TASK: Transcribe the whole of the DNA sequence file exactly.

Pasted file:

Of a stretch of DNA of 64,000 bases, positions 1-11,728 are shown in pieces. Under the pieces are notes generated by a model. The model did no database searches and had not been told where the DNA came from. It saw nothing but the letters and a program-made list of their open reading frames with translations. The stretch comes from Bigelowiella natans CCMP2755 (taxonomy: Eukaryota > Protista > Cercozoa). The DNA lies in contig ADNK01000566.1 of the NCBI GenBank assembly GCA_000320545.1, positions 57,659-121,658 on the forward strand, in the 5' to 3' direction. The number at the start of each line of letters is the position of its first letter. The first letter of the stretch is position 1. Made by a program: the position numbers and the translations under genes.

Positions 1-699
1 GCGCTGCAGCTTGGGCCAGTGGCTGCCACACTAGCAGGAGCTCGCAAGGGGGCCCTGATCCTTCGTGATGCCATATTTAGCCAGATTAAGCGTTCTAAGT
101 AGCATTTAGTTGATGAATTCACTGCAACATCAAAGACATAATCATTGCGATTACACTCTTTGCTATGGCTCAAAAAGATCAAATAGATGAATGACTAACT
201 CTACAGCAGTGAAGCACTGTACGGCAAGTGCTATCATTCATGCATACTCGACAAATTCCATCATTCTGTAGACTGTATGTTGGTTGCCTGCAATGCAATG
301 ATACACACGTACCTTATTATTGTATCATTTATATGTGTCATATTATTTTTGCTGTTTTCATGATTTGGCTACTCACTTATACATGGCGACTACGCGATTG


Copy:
Of a stretch of DNA of 64,000 bases, positions 1-11,728 are shown in pieces. Under the pieces are notes generated by a model. The model did no database searches and had not been told where the DNA came from. It saw nothing but the letters and a program-made list of their open reading frames with translations. The stretch comes from Bigelowiella natans CCMP2755 (taxonomy: Eukaryota > Protista > Cercozoa). The DNA lies in contig ADNK01000566.1 of the NCBI GenBank assembly GCA_000320545.1, positions 57,659-121,658 on the forward strand, in the 5' to 3' direction. The number at the start of each line of letters is the position of its first letter. The first letter of the stretch is position 1. Made by a program: the position numbers and the translations under genes.

Positions 1-699
1 GCGCTGCAGCTTGGGCCAGTGGCTGCCACACTAGCAGGAGCTCGCAAGGGGGCCCTGATCCTTCGTGATGCCATATTTAGCCAGATTAAGCGTTCTAAGT
101 AGCATTTAGTTGATGAATTCACTGCAACATCAAAGACATAATCATTGCGATTACACTCTTTGCTATGGCTCAAAAAGATCAAATAGATGAATGACTAACT
201 CTACAGCAGTGAAGCACTGTACGGCAAGTGCTATCATTCATGCATACTCGACAAATTCCATCATTCTGTAGACTGTATGTTGGTTGCCTGCAATGCAATG
301 ATACACACGTACCTTATTATTGTATCATTTATATGTGTCATATTATTTTTGCTGTTTTCATGATTTGGCTACTCACTTATACATGGCGACTACGCGATTG